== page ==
Wednesday, April 6, 2011

A Reflection on Craft Beer in the South

As you may be able to tell, last week MBR was on a bit of a hiatus. Two of us were out on vacation - one out west and points beyond and the other down south. Robyn has been posting about her travels, and she'll have some more posts for you about the nineteen breweries she managed to visit.

I was in the south - specifically South Carolina. When I was last in that foreign country south of the Mason-Dixon, about 7 years ago or so, the South was, to say the least, a vast wasteland of craft beer. Abita and Sweetwater were about it for generally available craft beer. Heck, until about 2006 or so, I thought that Yuengling was a southern brewery because it was, in many cases, the only non-macro beer you could find there.

That has changed drastically. Asheville, North Carolina was named America's best beer town in 2010. [ed note: Portland, OR ran a close second but, frankly, having been to both Portland and Asheville in the last year, I think Madison is right up there - we just don't feel the need to brag about it.] South Carolina itself has three breweries, two of which have opened in the past few years: Palmetto, Coast, and Westbrook. Westbrook is the newest of the three and Coast was started up by an ex-Assistant Brewer at Palmetto. Palmetto is sort of the "grandfather" of the bunch having started all the way back in 1994. All three make great beer.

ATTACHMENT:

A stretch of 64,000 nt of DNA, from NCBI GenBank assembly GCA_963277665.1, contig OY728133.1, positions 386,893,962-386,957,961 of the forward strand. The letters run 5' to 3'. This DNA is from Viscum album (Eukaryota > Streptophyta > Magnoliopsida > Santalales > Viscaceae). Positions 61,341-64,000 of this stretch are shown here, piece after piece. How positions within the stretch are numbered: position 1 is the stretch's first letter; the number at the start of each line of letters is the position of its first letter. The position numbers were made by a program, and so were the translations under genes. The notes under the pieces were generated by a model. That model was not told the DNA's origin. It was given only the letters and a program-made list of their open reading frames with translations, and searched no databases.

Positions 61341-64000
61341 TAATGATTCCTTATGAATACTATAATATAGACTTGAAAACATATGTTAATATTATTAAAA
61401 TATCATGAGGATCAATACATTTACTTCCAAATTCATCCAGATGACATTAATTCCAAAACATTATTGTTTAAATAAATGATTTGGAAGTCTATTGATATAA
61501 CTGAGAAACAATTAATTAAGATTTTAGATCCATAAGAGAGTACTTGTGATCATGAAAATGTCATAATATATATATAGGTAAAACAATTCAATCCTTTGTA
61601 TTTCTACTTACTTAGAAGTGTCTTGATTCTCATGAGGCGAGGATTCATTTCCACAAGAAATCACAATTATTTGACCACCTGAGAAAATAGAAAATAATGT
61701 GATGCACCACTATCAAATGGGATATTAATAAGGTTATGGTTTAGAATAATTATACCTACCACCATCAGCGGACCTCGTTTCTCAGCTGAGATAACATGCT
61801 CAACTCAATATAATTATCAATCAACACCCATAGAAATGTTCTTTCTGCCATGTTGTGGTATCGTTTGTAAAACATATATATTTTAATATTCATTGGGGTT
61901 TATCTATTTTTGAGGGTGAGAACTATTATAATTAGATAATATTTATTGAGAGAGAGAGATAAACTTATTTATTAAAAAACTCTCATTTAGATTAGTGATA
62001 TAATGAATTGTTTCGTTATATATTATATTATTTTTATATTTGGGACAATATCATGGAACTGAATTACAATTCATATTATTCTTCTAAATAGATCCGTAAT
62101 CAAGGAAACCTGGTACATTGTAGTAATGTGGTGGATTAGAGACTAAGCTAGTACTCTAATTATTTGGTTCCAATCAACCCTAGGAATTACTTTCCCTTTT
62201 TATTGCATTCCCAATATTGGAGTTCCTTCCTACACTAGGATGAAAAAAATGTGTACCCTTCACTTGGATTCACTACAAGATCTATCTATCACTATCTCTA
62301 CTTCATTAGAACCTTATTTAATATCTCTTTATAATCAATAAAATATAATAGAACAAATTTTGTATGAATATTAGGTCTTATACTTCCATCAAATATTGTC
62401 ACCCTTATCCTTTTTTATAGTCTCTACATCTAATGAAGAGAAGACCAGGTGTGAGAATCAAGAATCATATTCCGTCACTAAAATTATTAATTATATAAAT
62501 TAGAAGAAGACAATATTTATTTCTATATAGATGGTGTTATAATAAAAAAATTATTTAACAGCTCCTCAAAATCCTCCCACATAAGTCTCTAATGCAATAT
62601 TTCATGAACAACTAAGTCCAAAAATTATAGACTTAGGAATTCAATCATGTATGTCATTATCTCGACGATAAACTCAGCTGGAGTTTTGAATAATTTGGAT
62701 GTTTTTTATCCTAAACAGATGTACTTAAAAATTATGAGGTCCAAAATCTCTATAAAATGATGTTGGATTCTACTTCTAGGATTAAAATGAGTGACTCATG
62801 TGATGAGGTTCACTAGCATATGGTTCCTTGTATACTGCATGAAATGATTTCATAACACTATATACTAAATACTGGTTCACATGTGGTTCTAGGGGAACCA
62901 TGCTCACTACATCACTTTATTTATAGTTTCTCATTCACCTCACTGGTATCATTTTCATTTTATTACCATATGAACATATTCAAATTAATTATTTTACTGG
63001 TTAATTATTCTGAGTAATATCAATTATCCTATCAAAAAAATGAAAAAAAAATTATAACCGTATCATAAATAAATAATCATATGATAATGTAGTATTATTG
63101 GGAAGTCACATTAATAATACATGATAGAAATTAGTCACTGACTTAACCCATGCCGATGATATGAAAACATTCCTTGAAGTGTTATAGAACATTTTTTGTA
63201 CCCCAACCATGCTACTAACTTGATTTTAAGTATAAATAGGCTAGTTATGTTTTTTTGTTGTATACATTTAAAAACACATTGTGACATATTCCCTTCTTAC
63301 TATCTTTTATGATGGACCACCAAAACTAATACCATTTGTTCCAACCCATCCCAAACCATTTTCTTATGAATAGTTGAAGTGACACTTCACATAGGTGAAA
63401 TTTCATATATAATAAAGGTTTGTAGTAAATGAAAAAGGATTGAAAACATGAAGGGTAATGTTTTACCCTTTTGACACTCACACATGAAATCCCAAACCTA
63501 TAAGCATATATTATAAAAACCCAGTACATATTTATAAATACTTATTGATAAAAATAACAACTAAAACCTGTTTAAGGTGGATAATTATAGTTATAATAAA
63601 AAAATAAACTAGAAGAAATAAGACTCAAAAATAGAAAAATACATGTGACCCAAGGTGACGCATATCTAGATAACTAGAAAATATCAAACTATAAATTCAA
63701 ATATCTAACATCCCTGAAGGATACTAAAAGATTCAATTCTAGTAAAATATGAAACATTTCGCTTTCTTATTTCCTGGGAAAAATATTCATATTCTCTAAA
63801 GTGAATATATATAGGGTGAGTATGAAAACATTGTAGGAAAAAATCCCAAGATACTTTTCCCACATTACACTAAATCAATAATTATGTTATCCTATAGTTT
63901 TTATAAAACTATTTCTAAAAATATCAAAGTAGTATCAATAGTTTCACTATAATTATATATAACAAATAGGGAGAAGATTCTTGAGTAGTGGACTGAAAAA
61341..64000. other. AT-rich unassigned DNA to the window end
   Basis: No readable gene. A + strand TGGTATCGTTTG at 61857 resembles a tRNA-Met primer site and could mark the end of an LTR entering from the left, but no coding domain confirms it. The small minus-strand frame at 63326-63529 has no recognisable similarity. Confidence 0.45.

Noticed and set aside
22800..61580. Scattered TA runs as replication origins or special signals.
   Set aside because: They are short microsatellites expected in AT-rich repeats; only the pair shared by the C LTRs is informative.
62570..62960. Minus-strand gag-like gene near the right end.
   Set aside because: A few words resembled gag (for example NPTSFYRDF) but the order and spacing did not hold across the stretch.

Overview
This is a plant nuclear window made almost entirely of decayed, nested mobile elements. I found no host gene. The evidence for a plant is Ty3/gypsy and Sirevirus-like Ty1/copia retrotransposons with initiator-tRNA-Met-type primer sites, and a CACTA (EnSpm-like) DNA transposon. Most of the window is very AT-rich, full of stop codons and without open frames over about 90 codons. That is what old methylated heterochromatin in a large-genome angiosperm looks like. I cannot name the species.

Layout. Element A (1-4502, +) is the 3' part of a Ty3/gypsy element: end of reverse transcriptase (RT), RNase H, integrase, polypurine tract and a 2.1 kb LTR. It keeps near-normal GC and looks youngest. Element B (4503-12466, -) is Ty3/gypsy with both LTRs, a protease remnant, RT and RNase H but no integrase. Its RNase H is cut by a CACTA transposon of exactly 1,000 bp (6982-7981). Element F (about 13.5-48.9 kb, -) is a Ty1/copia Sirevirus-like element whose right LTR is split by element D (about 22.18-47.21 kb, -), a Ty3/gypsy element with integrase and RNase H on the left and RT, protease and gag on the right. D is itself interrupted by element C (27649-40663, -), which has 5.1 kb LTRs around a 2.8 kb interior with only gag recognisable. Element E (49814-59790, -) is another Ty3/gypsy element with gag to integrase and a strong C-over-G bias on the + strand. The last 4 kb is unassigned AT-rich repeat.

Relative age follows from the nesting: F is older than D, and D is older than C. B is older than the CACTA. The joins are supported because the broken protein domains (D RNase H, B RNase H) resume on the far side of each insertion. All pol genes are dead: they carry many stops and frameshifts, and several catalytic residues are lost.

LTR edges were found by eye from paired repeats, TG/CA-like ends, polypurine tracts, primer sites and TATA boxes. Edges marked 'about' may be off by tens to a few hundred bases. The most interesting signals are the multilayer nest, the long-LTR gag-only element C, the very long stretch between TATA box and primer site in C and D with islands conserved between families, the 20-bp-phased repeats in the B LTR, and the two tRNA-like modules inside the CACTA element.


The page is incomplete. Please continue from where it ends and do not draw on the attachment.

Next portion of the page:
Asheville's brewing culture has exerted itself on the rest of the south as well. Duck Rabbit, Highland, and French Broad all have high availability throughout the coastal south.

Charleston, SC is also a hotbed of craft beer in the south. All of the SC breweries are based there. Charleston Beer Exchange is, I kid you not, one of the best craft beer stores I've had the pleasure to step foot in. Tucked into a small storefront in the touristy area of historical Charleston, the place is chock-full of craft beer from all over the world - with bottle selections from breweries that are simply not available in the vast majority of "better" retailers. The wonderfully named "Closed for Business" beer bar was like stepping into a food-serving version of The Malt House with great, rare and excellent, beer from all over the country.

So, fear not. Or, maybe fear indeed, the South. Craft beer is making in-roads that even 5 years ago seemed almost impossible. While we (I) may have had this vision of the south as Budweiser-swilling NASCAR lovers, the reality is that much of the gains being made by craft beer are being made in the South.


  1. There certainly is a burgeoning Southern movement toward craft beer. I've personally tried two non-NOLA examples in Lazy Magnolia and Ghost River in the past year. My uncle and aunt live near Biloxi, MS and I was pleasantly surprised to try Lazy Magnolia's Indian Summer beer when I was down there last year. I just returned from Memphis and I tried two of the Ghost River beers and almost did the tour. I liked their Pale and I thought their Golden Ale was passable and certainly better than the other options at Rendezvous. The best part of both was the availability throughout the MS Gulf Coast and Memphis, respectively.

  2. Glad you enjoyed your trip to Charleston! The evolution of SC's beer culture came about because Jamie Tenny of Coast Brewing led the charge within the state to change the alcohol content laws. (This article provides a good recap:
    Thanks to her leadership, we get to enjoy amazing local craft beers and some of the best of what other states have to offer, too. The establishments mentioned and many others keep new beer experiences coming in Charleston -,, and, just to name a few more for when y'all come back now ;) Cheers!


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